Northwest Baptists hear about God's heartbeat for the nations

TACOMA, Wash. (BP)--Northwest Baptist Convention messengers adopted a $5.4 million budget to fund the regional network's ministries in 2005, retained top officers and affirmed Southern Baptist Convention efforts to baptize 1 million people next year.

Addressing controversial social concerns, messengers to the NWBC's 57th annual meeting unanimously adopted resolutions supporting military personnel fighting global terror, the advancement of pro-life issues and a federal marriage amendment.

Convention officials reported 433 messengers and 78 guests registered for the annual gathering at First Baptist Church in Tacoma, Wash. Messengers also welcomed nine new Washington congregations into the convention's fellowship.

Stanley Hughes, pastor of Richland Baptist Church in Richland, Wash., was re-elected president, and Tim Foster, pastor of Emmanuel Baptist Church in The Dalles, Ore., was re-elected first vice president. Dan Reid, pastor of Quinalt Baptist Church in Kennewick, Wash., was elected second vice president.

Like the convention's current budget, the 2005 spending plan anticipates $3 million in Cooperative Program gifts from the NWBC's 400-plus churches. The Cooperative Program supports the shared ministry of Southern Baptist congregations in the Northwest, across the United States and around the world.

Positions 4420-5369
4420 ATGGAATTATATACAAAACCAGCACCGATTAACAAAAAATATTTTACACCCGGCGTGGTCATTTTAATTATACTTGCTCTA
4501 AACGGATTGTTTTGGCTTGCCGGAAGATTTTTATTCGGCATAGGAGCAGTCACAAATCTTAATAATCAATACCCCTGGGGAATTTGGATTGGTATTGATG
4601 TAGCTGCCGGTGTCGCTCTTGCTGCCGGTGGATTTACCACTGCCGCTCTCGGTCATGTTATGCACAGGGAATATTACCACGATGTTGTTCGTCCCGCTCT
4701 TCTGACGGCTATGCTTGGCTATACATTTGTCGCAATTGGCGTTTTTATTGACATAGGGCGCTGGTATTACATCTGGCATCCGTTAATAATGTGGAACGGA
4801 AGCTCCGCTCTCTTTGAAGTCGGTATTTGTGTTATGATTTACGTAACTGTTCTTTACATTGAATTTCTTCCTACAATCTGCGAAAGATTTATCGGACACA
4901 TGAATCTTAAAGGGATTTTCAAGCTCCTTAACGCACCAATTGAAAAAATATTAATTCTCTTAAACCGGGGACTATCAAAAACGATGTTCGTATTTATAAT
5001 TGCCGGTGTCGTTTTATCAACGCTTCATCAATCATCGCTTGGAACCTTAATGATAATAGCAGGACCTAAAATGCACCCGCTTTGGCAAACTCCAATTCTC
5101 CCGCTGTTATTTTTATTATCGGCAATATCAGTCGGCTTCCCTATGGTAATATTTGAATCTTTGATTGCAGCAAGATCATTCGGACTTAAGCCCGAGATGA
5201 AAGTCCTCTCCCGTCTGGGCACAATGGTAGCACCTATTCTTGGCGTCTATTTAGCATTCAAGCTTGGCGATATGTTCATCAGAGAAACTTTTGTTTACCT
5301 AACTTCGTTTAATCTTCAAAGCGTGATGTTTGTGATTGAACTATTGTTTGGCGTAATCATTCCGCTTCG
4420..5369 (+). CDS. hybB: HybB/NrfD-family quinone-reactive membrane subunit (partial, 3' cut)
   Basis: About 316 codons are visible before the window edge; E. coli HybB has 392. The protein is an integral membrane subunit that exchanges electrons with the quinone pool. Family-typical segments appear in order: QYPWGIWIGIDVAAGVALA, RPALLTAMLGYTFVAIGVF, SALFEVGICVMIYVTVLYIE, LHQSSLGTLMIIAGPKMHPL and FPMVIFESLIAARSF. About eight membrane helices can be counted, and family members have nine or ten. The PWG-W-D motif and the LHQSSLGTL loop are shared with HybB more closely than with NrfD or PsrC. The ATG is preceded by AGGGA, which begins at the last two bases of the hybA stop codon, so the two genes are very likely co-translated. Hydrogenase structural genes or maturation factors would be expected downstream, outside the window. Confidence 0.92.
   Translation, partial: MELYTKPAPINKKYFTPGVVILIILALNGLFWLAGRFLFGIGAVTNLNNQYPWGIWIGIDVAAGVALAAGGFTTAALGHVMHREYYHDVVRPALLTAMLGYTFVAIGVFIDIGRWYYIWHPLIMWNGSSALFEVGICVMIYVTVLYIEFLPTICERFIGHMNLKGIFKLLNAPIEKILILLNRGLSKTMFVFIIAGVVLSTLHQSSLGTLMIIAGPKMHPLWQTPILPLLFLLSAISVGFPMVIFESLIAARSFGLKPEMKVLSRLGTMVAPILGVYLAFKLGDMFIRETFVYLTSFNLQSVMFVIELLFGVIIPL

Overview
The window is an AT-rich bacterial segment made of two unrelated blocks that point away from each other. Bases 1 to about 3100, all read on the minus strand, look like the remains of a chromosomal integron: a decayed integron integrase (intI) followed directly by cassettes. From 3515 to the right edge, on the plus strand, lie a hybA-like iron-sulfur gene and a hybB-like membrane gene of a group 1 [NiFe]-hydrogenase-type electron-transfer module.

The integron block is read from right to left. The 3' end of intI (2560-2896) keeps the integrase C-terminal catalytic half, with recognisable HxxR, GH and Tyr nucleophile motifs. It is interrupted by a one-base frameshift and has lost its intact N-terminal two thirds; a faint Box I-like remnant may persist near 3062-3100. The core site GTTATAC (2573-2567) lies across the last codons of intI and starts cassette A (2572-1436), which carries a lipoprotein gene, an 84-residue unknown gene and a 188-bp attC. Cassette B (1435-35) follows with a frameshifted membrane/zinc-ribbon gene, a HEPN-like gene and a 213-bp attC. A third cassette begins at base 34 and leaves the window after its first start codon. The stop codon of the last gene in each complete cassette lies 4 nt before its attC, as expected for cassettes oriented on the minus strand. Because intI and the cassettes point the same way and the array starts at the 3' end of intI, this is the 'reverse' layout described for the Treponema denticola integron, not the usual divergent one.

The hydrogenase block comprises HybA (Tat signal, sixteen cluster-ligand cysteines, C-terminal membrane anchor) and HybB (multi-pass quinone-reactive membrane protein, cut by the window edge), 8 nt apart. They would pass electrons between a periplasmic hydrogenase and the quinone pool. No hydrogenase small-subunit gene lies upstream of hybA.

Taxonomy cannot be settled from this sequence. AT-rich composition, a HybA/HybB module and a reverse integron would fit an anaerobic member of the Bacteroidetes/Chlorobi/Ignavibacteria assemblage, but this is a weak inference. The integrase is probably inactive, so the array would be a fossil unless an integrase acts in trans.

The convention's 2005 budget also includes a contribution of nearly $1.8 million from the North American Mission Board and $66,000 from LifeWay Christian Resources. Another $551,000 comes from the convention's Sylvia Wilson Mission Offering and other restricted sources.

As usual, 32 percent of the Cooperative Program portion of the budget goes toward national and international missions and ministries ($738,000) and the Pacific Northwest Campus of Golden Gate Baptist Theological Seminary ($222,000). The remaining portion of CP receipts supports NWBC ministries.

Northwest Baptists adopted a $150,000 goal for next year's Sylvia Wilson Mission Offering, with $100,000 allocated for associational evangelism projects and $50,000 to Baptist collegiate ministries.

During his message, Hughes challenged meeting participants with familiar themes of evangelism.

"My prayer is that at the forefront of this convention is the Great Commission," he said. "Let's do all that we can to reach the Northwest for Jesus Christ."

Following Jesus, Hughes said, includes concern for the salvation of all people.

"If we are going to follow Jesus, He is going to teach us to be concerned for lost people," Hughes noted. "As Christians today, when we fail to share Jesus with others, it is a sign that we have forgotten the fear of the Lord."

In addition to conducting business, participants focused on "God's Kingdom at Work" as they listened to presentations and testimonies celebrating God's work among churches and ministries in the Northwest.

Ken Hemphill, national strategist for Empowering Kingdom Growth, urged Northwest Baptists to embody God's name, embrace God's mission and obey God's Word everywhere they go.